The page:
● The weight of your chainsaw plays a key role in how long you can use it during the day.

● A fatigued chainsaw user could inadvertently cause a chainsaw accident.

A bar chain length of 16 to 18 inches should provide the right mix of power and weight to handle most residential cutting jobs.

How Much Should You Pay for a Chainsaw?

Chainsaw prices vary widely from model to model. Larger chainsaws tend to demand a higher price, as do units with more power.

Electric Chainsaw Prices

The price for a small electric trimmer chainsaw could dip as low as $50. Electric chainsaws with the highest power cost as much as $400. In general, battery-powered chainsaws cost more than corded chainsaws.

Gas-Powered Chainsaw Prices

Gas-powered chainsaws cost more than electric chainsaws. Even a small gas-powered chainsaw fetches around $150. High-end gas chainsaws for residential use may cost up to $600. And if you're looking for a commercial-grade chainsaw with exceptional power, you can expect to pay $1,000 or more.

Electric chainsaws require less maintenance than gas-powered chainsaws.

Ongoing Chainsaw Costs

As an owner of a chainsaw, you're bound to incur some ongoing costs, such as gas/oil mix, electrical power for operation, and bar chain oil for lubrication.

You should expect to pay occasional maintenance and replacement part costs too. The chain must be periodically sharpened and/or replaced. Replacement chains run from $20 to $40, depending on the model. You might also need to buy a replacement bar, which can cost $30 to $50.

Expect to perform maintenance on your chainsaw after every six to eight hours of operation.

Chainsaw Safety Features

Chainsaws offer a variety of safety features, but not all of them are available on every model.

We recommend choosing a chainsaw that offers a broad range of safety features. Some of these additions may slow your work a bit, but safety takes precedence with these powerful machines.

Antivibration: Many newer chainsaws offer an anti-vibration feature. Rubber bushings or metal springs surround the handles, reducing vibration and increasing user comfort. This feature also enhances safety by reducing user fatigue.

Chain brake: The chain brake is a large lever you can easily press with the back of your hand or forearm. When pressed, the brake immediately stops the chain from spinning. The chain brake conveniently rests along the top of the chainsaw near the upper handle.

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Always Use Chainsaw Safety Features

Always activate the chain brake before you start the chainsaw.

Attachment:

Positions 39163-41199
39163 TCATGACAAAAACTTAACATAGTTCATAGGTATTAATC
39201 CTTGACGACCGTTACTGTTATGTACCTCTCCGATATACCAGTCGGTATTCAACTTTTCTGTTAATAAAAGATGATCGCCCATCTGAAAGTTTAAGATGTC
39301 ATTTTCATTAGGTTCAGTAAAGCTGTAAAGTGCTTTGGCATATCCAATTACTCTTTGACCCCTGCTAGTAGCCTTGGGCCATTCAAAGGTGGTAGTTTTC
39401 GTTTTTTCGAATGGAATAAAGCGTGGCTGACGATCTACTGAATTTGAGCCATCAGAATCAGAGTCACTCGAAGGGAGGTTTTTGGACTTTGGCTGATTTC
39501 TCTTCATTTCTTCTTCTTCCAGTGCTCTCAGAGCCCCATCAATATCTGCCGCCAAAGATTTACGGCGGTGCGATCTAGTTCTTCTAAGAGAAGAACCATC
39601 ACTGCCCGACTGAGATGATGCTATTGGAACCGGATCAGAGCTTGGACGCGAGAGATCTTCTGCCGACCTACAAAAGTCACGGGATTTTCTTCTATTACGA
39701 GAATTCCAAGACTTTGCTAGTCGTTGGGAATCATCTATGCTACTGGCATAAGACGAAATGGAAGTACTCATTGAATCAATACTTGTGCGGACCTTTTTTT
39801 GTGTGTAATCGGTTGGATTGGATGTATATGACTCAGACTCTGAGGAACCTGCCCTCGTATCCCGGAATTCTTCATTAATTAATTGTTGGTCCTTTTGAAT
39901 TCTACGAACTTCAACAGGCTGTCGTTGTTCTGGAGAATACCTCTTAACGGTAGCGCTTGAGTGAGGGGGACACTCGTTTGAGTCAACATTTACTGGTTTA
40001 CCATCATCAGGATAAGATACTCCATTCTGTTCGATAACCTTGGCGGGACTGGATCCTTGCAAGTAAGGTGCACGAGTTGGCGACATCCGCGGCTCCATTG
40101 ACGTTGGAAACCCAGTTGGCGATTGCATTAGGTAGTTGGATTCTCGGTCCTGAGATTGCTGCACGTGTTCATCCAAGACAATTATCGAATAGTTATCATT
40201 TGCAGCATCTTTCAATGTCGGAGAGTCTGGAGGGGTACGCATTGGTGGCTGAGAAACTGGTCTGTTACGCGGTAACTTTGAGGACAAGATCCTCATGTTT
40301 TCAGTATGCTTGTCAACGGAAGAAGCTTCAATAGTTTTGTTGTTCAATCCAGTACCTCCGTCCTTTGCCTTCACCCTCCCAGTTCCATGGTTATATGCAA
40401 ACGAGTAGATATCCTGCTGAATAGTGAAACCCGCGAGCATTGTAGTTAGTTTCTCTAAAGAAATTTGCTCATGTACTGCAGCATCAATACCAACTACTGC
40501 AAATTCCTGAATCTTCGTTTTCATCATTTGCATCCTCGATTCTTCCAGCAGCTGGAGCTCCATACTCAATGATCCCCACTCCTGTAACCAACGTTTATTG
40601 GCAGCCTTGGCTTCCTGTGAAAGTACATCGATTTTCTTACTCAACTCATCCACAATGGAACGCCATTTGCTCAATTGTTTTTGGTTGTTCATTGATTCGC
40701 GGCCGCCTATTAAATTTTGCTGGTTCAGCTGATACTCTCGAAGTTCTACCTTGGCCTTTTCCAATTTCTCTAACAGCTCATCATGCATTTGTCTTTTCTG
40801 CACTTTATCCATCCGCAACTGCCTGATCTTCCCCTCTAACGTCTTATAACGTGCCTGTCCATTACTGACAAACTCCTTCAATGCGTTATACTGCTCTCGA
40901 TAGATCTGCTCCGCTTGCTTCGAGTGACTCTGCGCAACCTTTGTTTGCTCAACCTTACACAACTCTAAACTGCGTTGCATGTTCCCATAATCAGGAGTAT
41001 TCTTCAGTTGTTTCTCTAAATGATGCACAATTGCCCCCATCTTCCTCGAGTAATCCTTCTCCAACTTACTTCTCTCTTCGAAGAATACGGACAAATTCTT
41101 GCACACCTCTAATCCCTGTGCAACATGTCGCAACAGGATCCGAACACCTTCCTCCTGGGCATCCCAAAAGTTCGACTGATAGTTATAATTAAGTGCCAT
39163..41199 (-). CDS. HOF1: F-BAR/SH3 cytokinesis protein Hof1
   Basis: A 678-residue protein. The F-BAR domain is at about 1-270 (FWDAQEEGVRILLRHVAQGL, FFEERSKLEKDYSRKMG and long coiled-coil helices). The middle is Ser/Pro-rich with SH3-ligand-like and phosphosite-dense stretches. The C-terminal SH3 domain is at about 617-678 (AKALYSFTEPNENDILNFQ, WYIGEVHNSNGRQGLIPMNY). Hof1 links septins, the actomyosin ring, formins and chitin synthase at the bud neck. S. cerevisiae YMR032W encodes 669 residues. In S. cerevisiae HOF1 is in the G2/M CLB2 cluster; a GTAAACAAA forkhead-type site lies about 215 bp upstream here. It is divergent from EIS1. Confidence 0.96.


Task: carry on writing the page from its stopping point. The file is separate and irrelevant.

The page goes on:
Additional Chainsaw Safety Features

Chain catcher: The chain catcher is a small metal tab that juts horizontally from the bottom of the chainsaw housing. As the chain snaps backward, the chain catcher snags it, protecting the operator from injury.

Chain tension: During use, a chainsaw's chain heats and expands slightly. As such, the chain will loosen over time. You'll want to tighten the chain every 10 minutes or so of operation. Chainsaws have a tension dial, wheel, or key that you can use to adjust tightness.

Dual handles: To simplify operation, most chainsaws have two handles. One handle sits toward the back, near the trigger. The second handle, situated on top, allows the user to easily guide the chainsaw.

Dual trigger: When operating a chainsaw with a dual-trigger design, you must press a lever before activating the trigger. When the chain begins to spin, you can then release the lever. This prevents accidental starts that could result in injury.

With two handles, you can support the weight of the chainsaw with both arms during use.

Chainsaw FAQ

Q. What type of safety gear should I wear when using a chainsaw?
A. We recommend the following:

  • Wear thick clothing that covers as much of your skin as possible.
  • Wear thick work boots with a gripping tread. This is especially important if you're cutting in the winter.
  • Wear a helmet, goggles, and ear protection. This gear plays a vital role in your safety and well-being when you use a chainsaw.
  • If you choose, you could also purchase cut-resistant chaps and gloves designed specifically for chainsaw use.

Q. What are some tips for cutting large logs safely?
A. Grip the chainsaw firmly with two hands before engaging the chain. Stand with your feet shoulder-width apart, taking care to evenly distribute your weight between your feet. Maintaining balance is important, as you run the risk of stumbling and falling if you lose your balance while working the chainsaw.

Don't cut branches that hang higher than your shoulders, and don't make cuts while standing on a ladder. Avoid using just the tip of the bar, as the chainsaw could kick back violently as you cut. Use the chain brake to fully stop the chain before moving your body or setting the chainsaw down.

Q. What are some of the best chainsaw brands?
A. You may wish to purchase a chainsaw from a well-known manufacturer, as you'd probably have an easier time finding a service center and replacement parts for it down the road.

The best chainsaw brands include BLACK+DECKER, Craftsman, Echo, Earthwise, Hitachi, Husqvarna, Makita, Poulan Pro, Stihl, and WORX. Some of these companies make only electric chainsaws; others make only gas-powered models. Still, others make both.

Q. What length of bar chain should I use?
A. The larger the job, the longer the bar chain should be. So if you're cutting small- to medium-size trees for firewood, a bar chain of 16 or 18 inches would probably suffice. Electric chainsaws usually offer bar chains in lengths of 12, 14, and 16 inches. These lengths are adequate for simple trimming jobs and felling small trees. If you don't mind lugging an extra-heavy chainsaw, you might consider a bar chain of 20 inches in length or more. (Commercial-grade chainsaws can have bar lengths of 30 inches or longer.)